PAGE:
Tallaght mother launches petition for gluten-free food in McDonald’s

Tallaght mother launches petition for gluten-free food in McDonald’s

By Aura McMenamin

A Tallaght mother has launched a petition to get McDonald’s to offer gluten-free alternatives on their menu in Ireland after her daughter was diagnosed with coeliac disease.

Caroline Hickey’s three-year-old daughter Georgia was diagnosed when she was two after a bout of stomach illness and unexplained weight loss.

McDonalds Collage
Caroline’s three-year-old daughter Georgia enjoying a gluten free burger while on holidays

The mother-of-three told Echo.ie that this petition makes sense, since Ireland has one of the highest incidence rates of coeliac disease in Europe, with one in 100 people having a gluten intolerance.

She said: “I know people will tell me that McDonald’s isn’t a healthy choice and we wouldn’t eat there weekly. But it’s such a popular place for kids’ birthday parties and is quick and convenient when you’re in town.”

Georgia has to follow a strict gluten-free diet and cannot cook food on the same grill or use the same toaster as the rest of her family, as cross-contamination is a risk.

Caroline said: “She has to have her own press, her own shelf in the fridge and her food has to be labelled.”

Like most fast-food outlets in Ireland, there are no gluten-free alternatives except for the chips, but Caroline noticed it was a different story abroad.

She explained: “We were in this tiny airport in Italy that had a McDonald’s in it. I asked the cashier if the chips were gluten-free like they are in Ireland and she said they were and offered me a hamburger.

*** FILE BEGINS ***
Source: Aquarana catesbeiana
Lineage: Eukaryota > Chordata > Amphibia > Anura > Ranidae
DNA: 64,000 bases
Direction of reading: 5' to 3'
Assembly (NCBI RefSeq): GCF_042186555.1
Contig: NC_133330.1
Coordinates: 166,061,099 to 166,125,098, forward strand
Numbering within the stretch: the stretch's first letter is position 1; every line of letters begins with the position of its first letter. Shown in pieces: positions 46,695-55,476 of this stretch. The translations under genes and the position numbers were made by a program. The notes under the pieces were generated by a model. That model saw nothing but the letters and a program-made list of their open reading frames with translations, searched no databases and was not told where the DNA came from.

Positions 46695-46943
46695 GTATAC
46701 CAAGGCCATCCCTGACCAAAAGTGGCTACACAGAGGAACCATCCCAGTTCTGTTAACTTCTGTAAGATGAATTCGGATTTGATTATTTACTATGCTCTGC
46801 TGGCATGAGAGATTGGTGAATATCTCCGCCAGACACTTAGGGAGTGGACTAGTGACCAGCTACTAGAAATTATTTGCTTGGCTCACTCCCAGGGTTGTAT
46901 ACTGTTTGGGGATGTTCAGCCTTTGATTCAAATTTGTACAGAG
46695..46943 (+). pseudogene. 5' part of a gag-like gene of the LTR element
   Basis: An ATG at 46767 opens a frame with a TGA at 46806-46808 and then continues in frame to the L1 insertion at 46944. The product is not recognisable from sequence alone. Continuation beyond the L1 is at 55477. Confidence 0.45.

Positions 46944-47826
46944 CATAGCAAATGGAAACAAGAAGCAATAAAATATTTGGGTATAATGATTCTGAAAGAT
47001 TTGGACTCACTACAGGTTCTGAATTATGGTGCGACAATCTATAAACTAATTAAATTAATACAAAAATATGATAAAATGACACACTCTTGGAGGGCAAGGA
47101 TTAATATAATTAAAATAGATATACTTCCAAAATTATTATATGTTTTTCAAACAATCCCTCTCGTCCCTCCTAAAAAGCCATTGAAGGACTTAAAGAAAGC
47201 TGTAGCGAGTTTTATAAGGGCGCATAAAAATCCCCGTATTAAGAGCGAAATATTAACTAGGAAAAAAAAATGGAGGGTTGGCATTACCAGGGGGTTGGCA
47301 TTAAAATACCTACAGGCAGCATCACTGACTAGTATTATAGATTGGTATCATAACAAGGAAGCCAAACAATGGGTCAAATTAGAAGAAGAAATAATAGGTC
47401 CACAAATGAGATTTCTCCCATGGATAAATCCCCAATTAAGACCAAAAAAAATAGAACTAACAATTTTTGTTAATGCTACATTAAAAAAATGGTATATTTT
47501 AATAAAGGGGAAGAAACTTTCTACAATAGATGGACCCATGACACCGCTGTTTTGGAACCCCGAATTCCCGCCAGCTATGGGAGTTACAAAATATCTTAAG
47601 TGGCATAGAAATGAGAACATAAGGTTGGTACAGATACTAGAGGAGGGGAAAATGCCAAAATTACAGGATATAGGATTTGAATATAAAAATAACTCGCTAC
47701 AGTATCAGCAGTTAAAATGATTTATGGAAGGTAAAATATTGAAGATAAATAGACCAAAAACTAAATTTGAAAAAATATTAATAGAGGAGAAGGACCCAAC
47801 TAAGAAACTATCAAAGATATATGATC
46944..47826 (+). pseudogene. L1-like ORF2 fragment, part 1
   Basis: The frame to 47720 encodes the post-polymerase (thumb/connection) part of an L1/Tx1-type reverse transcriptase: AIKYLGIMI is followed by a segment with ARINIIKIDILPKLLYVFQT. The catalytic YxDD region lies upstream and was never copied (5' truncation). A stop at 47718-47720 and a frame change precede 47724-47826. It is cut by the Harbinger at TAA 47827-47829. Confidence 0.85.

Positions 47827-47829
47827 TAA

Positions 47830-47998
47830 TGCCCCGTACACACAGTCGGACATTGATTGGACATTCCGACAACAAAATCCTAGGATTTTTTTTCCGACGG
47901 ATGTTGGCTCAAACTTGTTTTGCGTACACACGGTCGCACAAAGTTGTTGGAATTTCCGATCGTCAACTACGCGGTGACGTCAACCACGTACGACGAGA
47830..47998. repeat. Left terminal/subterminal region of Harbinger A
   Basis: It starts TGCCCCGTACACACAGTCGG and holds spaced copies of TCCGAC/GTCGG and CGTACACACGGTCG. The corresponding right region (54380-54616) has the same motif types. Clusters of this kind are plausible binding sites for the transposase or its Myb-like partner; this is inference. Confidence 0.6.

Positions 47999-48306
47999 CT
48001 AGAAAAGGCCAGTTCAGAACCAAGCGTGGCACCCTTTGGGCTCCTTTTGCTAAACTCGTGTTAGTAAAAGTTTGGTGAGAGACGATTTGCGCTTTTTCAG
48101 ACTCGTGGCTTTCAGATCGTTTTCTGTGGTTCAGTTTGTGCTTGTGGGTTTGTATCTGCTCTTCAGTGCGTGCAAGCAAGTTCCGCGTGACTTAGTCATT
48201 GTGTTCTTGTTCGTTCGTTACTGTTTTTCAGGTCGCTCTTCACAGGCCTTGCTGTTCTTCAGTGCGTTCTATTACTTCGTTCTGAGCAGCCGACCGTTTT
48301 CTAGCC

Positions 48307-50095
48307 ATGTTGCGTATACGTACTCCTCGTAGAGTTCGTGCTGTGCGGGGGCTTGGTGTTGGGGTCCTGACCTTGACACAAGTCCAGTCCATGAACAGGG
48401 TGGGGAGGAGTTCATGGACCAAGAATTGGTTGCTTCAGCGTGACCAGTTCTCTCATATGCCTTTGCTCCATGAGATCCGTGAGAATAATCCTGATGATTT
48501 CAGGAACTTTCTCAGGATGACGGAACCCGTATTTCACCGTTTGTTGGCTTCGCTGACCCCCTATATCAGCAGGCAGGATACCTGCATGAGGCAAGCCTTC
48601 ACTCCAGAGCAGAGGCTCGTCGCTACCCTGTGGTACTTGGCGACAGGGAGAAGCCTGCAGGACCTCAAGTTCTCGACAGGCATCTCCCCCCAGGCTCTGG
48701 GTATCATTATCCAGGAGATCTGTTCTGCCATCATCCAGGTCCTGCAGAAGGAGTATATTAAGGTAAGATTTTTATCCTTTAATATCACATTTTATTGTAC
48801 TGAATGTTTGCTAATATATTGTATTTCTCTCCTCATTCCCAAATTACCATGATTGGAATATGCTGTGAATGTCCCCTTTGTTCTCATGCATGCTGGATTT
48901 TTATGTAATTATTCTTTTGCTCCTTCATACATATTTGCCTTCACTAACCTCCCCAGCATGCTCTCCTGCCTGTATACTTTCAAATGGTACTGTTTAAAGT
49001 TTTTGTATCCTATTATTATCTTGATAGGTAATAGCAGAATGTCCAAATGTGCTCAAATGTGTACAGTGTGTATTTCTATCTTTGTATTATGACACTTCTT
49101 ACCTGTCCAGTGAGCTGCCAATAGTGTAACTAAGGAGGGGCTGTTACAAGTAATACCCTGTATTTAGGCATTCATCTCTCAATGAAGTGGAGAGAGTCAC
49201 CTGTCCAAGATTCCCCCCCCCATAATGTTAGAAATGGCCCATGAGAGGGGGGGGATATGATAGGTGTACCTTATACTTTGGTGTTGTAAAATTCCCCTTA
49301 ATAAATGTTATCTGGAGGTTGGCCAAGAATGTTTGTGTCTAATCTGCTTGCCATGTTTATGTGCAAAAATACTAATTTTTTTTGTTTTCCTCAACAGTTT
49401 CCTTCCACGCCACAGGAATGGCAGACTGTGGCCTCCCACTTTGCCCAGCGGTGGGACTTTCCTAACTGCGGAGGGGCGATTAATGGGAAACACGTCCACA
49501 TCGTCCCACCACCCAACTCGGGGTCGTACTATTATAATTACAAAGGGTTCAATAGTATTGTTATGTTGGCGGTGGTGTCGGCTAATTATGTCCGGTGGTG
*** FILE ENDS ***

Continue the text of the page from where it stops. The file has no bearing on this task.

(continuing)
“We rarely eat at McDonald’s but I was surprised to learn that you could get gluten-free burgers in a fast-food place.”

A year later, the Hickeys travelled to Portugal where they found that the self-service touch screen had an entire duplicate menu that was gluten-free, except for chicken.

When she returned to Ireland, Caroline contacted McDonald’s and asked if they had any plans to follow their European counterparts.

“They told me that they had no plans for a gluten-free menu because cross-contamination would be a risk, but I know it’s possible to do it because that kitchen in Italy was tiny.”

Carolina launched her petition this month and has so far got 457 signatures.

She said the trend of non-coeliacs choosing gluten-free food can lead to coeliacs not being taken seriously.

She said:“I think with all those health gurus and influencers going gluten-free, it can give coeliacs a bad name or they’re seen as picky.”

To read more about Caroline’s petition click here.